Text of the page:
The Great Comet of 1680

And there is talk of another major comet making an appearnace in 2014, comet C/2013 A1 (Siding Springs).  It could be another really visual one to see, like ISON, but what makes this one so interesting is that there is a possibilty, small though it is, that it may collide with Mars.

 

Fireballs Over Russia

Posted: February 16, 2013 in General
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The vision emerging of the meteor exploding over the central Russian city of Chelyabinsk is rather impressive.  When you hear the explosion from the fireball, you can see why hundred were injured when windows were shattered.  It is also a reminder of why we shouldn’t be ignoring space.  Sadly with budgets for space exploration and research being slashed, the chances of picking up one of these coming in lessens.  If it had been just a bit bigger and hit the ground, then attitudes might change.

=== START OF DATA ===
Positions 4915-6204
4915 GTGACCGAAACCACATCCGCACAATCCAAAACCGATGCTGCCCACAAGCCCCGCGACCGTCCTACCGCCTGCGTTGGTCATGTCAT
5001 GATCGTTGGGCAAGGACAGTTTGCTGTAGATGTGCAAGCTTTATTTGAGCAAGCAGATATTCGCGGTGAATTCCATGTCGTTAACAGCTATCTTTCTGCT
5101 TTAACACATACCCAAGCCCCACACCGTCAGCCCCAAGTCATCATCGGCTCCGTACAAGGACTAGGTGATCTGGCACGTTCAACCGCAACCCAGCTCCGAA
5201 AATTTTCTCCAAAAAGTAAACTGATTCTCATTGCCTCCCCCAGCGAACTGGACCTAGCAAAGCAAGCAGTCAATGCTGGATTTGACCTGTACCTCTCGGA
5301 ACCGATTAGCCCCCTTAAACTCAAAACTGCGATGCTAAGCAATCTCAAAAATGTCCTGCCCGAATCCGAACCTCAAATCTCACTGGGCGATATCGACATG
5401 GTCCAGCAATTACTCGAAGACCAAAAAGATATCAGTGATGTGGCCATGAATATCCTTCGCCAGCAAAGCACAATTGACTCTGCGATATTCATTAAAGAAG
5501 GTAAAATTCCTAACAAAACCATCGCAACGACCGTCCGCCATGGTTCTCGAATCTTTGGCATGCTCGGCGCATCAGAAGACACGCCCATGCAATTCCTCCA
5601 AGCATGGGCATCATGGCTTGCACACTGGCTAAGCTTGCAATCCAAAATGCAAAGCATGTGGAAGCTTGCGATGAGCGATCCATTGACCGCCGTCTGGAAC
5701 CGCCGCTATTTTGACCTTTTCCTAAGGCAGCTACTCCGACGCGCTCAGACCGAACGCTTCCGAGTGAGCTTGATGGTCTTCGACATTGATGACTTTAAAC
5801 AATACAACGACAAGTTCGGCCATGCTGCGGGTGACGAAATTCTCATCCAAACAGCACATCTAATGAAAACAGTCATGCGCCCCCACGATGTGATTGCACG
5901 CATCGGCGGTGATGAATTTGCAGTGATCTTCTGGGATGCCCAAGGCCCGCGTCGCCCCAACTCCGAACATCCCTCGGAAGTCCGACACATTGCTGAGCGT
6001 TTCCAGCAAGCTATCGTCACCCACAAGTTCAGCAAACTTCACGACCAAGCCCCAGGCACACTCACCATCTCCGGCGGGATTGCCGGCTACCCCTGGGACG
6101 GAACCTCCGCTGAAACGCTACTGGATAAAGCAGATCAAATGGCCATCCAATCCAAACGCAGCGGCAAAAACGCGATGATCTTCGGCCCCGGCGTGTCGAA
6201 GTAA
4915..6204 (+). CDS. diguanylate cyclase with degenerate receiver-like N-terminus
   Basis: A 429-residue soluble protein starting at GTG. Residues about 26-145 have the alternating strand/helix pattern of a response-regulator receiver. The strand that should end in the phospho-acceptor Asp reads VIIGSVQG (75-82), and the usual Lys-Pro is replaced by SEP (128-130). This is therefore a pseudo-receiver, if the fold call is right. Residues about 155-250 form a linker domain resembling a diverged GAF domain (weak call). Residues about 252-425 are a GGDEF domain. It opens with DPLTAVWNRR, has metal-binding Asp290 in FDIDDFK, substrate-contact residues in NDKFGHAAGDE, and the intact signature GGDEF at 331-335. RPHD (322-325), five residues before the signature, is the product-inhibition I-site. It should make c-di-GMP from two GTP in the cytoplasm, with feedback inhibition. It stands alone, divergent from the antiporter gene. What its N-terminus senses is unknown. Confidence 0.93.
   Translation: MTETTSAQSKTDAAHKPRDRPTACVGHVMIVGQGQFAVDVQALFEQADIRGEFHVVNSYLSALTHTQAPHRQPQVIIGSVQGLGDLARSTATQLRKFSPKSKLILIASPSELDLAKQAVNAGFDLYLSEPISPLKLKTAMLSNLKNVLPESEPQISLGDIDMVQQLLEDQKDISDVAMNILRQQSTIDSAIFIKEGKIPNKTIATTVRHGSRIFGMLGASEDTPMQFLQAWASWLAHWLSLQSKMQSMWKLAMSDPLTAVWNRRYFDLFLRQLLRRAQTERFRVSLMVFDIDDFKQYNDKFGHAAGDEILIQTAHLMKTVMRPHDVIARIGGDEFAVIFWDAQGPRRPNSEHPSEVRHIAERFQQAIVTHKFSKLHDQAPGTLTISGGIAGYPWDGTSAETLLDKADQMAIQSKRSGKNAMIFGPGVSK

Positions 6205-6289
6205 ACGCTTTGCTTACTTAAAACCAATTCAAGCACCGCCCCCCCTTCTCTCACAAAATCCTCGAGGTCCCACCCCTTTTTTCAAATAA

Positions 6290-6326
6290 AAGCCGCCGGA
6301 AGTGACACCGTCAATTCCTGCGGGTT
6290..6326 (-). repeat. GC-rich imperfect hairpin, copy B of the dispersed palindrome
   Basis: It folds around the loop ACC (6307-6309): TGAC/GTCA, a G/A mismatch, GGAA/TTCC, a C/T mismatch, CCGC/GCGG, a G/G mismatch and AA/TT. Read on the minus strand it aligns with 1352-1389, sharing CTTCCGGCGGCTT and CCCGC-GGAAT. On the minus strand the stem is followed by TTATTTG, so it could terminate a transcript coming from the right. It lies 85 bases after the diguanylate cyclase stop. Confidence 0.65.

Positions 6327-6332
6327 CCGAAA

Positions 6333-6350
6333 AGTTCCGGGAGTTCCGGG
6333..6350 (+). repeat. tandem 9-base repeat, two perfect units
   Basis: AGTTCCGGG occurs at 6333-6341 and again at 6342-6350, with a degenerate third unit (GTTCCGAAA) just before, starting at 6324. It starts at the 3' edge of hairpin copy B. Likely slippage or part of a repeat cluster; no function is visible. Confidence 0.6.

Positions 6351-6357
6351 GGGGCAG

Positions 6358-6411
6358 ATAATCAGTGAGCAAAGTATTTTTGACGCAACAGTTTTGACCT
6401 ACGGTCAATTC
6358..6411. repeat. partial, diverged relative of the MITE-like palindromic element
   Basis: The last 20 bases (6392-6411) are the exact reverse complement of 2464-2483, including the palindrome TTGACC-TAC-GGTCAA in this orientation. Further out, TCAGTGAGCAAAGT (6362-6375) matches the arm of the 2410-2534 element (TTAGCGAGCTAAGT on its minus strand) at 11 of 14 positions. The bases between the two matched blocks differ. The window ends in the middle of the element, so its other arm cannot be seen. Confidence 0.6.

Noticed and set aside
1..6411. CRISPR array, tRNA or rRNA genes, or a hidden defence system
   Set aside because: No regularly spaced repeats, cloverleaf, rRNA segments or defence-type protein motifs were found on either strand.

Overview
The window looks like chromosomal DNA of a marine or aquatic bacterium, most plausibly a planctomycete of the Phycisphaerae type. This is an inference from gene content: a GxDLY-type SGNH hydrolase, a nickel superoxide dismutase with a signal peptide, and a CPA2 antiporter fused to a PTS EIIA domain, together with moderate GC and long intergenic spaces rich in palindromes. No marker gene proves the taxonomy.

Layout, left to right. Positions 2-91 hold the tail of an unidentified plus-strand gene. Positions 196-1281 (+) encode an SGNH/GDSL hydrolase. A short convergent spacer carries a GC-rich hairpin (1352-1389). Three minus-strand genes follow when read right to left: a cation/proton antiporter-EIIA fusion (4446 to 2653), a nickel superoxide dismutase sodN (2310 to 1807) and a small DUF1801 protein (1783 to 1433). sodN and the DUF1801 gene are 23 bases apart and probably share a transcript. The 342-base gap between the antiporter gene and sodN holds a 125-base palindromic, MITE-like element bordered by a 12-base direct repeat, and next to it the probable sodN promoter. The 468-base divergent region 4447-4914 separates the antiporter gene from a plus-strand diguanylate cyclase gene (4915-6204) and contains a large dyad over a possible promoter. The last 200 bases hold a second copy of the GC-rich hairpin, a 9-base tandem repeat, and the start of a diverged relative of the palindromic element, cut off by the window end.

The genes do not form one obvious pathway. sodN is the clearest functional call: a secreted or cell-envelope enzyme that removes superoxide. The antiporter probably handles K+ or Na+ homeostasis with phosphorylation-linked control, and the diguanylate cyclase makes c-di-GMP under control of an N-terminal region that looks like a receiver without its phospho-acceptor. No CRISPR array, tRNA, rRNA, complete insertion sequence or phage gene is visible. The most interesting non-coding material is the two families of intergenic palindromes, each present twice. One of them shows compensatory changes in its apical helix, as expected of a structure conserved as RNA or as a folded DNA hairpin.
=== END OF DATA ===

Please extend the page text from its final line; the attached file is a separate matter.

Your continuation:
You can see why there might have been a lot of injuries from flying glass. The bright flashes would have attracted people to the windows and then the explosion would have broke the glass.

Lego Men In Space

Posted: January 29, 2012 in General
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Now this is amusing – a couple of Canadian teens have sent a lego man into space.  Well, near space.

They strapped the lego man and a camera to one of those high altitude balloons and launched it, getting to the edge of space – and they were able to recover the lego when it finally came crashing back down to earth as well.

At least they can launch something into space nowadays, unlike the Australian space program, which vanished way back, or even the US one, which seems to be scrapping any prospect of manned space flight in the foreseeable future.  That kind of thinking seems very short sighted.